In elections with low voter turnout, the party that can get the most people to the polls usually wins. Since the Democrats are still all fired up about the 2016 election, where the news media convinced nearly everyone that Hillary Clinton was going to be the next president, the Republican leadership felt it had to do something to attempt to fire up its base. Complacency is deadly in politics.

As they go, the constitutional amendments aren’t earthshattering. The most controversial is probably requiring voters to show photo identification before voting.

Polls show that most North Carolinians are in favor of voter ID and it is not a radical idea. The fact that 33 states already have some form of voter ID makes North Carolina in the minority by not having it.

If there is virtually no voter fraud – as the Democrats who oppose voter ID claim – then having to show some identification to vote shouldn’t change much. If there is a lot of voter fraud then voter ID should end much of it.

I refuse to believe that voter ID is racially discriminatory because I don’t believe that more black people than white people don’t have photo identification and I haven’t seen any statistics that prove that assumption is true.

If it’s an economic issue, as Rev. William Barber likes to point out, most of the poor people in this state are white.

I talked to District 59 State Rep. Jon Hardister about the constitutional amendments because some seemed a little obtuse.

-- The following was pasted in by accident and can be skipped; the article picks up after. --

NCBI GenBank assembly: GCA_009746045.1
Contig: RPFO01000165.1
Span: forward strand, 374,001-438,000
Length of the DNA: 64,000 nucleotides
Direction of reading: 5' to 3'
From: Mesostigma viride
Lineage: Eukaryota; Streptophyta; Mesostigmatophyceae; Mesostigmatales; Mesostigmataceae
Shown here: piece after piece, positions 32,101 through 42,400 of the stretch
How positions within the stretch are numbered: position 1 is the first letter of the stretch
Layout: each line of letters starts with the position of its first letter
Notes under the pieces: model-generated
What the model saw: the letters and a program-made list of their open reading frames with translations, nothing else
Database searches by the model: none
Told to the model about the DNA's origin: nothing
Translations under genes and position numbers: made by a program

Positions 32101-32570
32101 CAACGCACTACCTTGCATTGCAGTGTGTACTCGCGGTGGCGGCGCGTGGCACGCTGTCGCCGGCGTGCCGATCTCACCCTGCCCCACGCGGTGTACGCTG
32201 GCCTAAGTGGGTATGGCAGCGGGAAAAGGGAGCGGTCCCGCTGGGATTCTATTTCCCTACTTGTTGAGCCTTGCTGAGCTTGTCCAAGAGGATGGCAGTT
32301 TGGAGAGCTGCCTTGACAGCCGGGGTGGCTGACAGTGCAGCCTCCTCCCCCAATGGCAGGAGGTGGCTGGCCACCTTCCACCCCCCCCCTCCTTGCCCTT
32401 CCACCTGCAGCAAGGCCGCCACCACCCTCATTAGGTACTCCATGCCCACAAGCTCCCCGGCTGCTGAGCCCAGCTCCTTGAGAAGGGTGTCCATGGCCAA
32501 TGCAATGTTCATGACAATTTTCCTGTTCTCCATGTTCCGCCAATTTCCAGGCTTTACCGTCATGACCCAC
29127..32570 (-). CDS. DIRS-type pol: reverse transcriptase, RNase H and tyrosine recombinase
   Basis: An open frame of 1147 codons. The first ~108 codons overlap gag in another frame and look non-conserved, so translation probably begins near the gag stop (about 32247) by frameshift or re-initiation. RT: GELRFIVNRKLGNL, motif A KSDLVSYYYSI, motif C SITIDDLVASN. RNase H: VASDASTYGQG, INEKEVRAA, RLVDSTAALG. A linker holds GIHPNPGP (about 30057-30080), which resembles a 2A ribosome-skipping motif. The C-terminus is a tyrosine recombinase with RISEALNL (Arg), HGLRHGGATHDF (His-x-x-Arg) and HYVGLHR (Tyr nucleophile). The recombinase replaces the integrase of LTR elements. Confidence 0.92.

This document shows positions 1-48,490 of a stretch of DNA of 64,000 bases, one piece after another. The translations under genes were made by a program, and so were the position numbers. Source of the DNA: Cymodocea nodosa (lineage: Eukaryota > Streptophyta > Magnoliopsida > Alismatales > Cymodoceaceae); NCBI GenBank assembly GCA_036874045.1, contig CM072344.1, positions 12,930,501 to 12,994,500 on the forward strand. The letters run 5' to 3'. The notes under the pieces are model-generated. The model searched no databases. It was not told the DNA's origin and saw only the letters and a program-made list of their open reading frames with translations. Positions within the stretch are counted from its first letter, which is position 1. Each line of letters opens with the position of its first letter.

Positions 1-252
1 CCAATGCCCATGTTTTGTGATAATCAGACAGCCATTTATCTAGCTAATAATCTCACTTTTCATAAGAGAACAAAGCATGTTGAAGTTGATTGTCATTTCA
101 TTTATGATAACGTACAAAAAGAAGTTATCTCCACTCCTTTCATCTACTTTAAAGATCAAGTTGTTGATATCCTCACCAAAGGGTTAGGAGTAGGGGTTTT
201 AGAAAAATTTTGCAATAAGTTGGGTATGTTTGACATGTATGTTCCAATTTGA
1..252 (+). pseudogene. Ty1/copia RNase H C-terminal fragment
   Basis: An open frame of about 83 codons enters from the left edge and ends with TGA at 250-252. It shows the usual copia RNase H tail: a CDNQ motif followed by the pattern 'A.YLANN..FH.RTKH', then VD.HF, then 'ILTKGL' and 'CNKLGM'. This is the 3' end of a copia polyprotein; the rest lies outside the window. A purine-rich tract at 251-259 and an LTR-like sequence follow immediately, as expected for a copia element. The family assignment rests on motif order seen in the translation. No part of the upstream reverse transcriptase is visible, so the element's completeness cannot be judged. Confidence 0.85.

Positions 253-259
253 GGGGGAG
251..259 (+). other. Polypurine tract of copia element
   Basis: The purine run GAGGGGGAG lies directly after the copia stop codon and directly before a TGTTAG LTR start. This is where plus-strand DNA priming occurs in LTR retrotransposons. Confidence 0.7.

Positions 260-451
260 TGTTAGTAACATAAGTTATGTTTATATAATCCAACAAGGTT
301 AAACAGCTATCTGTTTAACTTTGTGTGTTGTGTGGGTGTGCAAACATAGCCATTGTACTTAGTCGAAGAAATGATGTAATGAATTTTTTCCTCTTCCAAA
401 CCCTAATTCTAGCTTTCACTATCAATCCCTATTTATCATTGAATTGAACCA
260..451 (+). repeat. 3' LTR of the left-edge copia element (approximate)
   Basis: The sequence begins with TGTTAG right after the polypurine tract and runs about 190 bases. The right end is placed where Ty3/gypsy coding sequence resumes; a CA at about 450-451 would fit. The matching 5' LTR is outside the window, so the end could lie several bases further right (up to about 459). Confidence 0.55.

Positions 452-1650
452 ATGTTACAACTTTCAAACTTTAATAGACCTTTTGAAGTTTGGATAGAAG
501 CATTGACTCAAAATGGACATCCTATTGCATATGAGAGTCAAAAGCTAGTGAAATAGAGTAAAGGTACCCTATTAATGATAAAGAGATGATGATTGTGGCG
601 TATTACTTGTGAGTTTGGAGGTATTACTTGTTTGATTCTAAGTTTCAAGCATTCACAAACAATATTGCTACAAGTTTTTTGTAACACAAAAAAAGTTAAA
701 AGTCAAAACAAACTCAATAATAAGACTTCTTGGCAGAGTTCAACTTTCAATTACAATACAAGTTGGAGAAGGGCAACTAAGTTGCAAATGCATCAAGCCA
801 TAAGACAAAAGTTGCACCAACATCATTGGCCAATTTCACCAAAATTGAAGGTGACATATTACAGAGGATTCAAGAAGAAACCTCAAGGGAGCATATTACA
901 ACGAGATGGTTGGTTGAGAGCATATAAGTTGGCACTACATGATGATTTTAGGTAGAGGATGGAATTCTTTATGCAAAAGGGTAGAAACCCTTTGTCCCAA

For instance, making it a constitutional right to hunt and fish doesn’t seem to be that big an issue. Hardister said that without the constitutional amendment the right to hunt and fish in the state could be taken away by a simple majority vote in the legislature, and there are people who are in favor of outlawing hunting and fishing because they want to protect the fish and wildlife.

He said it didn’t seem too likely now, but that in the future it could become a controversial issue.

Hardister said that the main focus of the victims of crime constitutional amendment was to ensure that victims of crimes had access to information and can testify if they so desire. It is based on Marsy’s Law that became a part of the California constitution in 2008 and gives victims legal standing in the courts.

Lowering the income tax cap to 7 percent, from 10 percent, is an easy one. The current state income tax is 5.5 percent and will drop to 5.25 next year, and the state has a budget surplus of about $300 million.